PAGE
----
Yet, it is through your friends where I think the key music comes in. So when Lee gave me a copy of the Misfits, I had no idea what I was in for. It destroyed my brain. These 2-minute songs (at the longest) were a blistering, blazing, fireball of in your face music. And they sang about the most outrageous things when they weren’t singing about some weird movies I’d never seen.
I must have been 12 or 13, at the beach in Destin, and listened to these songs over and over on my Walkman. I didn’t dare let my parents listen, but my sister still almost ruined it by sneaking a listen and then telling them about what she’d heard. For some reason, they were unfazed.
But that was really the moment that the heavier side of rock/punk was going to be my wheelhouse.
Taproot – Blue Sky Research
I’m sorry if Nu-Metal left a bad taste in your mouth. I will never understand that. It is the music that I listen to the most even to this day. And I would claim that this particular album might be my favorite of the entire genre. I can listen to it over and over and have never gotten sick of it. It feels like such a complete album where there is no one song I would remove from it. I love it so much, I’m interested in hearing any of the songs that might have been written around the same time.
With this one, I’m at work and needing to really focus on whatever project I’m working on. And this CD will not get removed from my CD Player. When I reach the end, we just loop around to begin again. But it isn’t only work, when I’m writing, it is one of my go-to albums to put on, pushing and pulling me into the correct train of thought.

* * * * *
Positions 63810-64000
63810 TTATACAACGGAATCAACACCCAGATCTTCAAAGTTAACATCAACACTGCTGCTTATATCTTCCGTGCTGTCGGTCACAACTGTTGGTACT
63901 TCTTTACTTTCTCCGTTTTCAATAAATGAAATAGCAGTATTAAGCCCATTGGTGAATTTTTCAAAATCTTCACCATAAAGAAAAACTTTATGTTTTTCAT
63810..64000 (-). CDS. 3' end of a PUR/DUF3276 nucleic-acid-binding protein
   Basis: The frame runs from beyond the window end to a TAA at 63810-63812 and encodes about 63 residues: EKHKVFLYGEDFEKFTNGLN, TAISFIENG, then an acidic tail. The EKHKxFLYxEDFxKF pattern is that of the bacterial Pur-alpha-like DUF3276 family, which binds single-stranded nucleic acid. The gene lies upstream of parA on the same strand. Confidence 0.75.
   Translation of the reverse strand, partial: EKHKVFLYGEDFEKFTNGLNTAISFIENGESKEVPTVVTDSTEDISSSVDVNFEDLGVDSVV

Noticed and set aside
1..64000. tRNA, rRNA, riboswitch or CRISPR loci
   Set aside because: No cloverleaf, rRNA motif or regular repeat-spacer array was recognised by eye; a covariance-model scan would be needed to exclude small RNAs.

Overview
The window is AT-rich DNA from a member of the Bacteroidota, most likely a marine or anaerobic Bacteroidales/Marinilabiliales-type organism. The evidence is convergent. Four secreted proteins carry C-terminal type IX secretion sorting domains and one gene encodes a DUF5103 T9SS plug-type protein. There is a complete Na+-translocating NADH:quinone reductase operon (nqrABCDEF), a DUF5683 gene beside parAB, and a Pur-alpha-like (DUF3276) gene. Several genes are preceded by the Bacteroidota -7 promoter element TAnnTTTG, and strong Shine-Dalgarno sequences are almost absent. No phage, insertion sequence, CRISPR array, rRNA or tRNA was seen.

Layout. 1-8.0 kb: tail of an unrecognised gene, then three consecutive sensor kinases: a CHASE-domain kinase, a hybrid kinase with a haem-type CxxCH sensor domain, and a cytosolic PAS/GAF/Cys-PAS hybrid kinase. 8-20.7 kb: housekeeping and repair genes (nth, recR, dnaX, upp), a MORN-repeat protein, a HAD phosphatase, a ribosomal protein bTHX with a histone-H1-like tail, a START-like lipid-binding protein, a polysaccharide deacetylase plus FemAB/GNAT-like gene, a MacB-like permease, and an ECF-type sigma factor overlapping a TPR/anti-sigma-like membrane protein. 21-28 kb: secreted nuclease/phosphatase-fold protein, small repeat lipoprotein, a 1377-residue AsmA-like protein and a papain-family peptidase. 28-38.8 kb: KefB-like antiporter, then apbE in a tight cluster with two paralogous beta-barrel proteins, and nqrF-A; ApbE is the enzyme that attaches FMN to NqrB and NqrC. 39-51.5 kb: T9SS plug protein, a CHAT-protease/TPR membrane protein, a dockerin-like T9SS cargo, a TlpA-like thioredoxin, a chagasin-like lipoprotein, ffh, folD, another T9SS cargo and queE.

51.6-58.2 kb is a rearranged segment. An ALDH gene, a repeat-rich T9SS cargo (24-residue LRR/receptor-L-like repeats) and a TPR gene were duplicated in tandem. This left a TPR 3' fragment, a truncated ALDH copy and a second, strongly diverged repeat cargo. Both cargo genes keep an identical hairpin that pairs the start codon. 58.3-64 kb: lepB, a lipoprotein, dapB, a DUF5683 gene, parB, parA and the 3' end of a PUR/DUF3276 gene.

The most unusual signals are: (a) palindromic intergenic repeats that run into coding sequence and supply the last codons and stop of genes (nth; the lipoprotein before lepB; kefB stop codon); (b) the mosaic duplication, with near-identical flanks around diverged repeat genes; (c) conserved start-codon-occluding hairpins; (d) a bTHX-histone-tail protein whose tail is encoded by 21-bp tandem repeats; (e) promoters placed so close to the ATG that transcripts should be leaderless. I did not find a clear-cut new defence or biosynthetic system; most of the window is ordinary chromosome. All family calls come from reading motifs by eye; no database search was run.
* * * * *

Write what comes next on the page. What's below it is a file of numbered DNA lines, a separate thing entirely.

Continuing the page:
Shock Lobo – My Wicked Soul
There are a handful of bands that I have seen which were openers for the band I wanted to see and then have gone on to be a favorite of mine. Shock Lobo was not only one of those (they were opening for The Josh Joplin Band and caught our eyes/ears), but since they were local to Atlanta, we saw them a lot. Pretty much every show they did locally Courtney and Chris and I went and saw them. When they needed fans to show up for a special taping, we were there. When they opened for Toad the Wet Sprocket, we were there.
So much so that the three of us are listed in the liner notes under the Thank You section.
With them, it isn’t one particular moment or performance, but all of them. Agnes Scott College. Them playing at a pizza restaurant. Underground Atlanta. The Point.
Mostly, it reminds me of a time, when I was in college, just hanging out with some good friends, listening to musicians play this music that we all loved.
My last 6 will come next week!
John McGuire is the creator/author of the steampunk comic The Gilded Age. The Trade paperback collecting the first 4 issues is finally back from the printers! If you would like to purchase a copy, go here!
Want to read the first issue for free? Click here! Already read it and eager for more?
Click here to join John’s mailing list.
His other prose appears in The Dark That Follows, Hollow Empire, Beyond the Gate, and Machina Obscurum – A Collection of Small Shadows.
He can also be found at www.johnrmcguire.com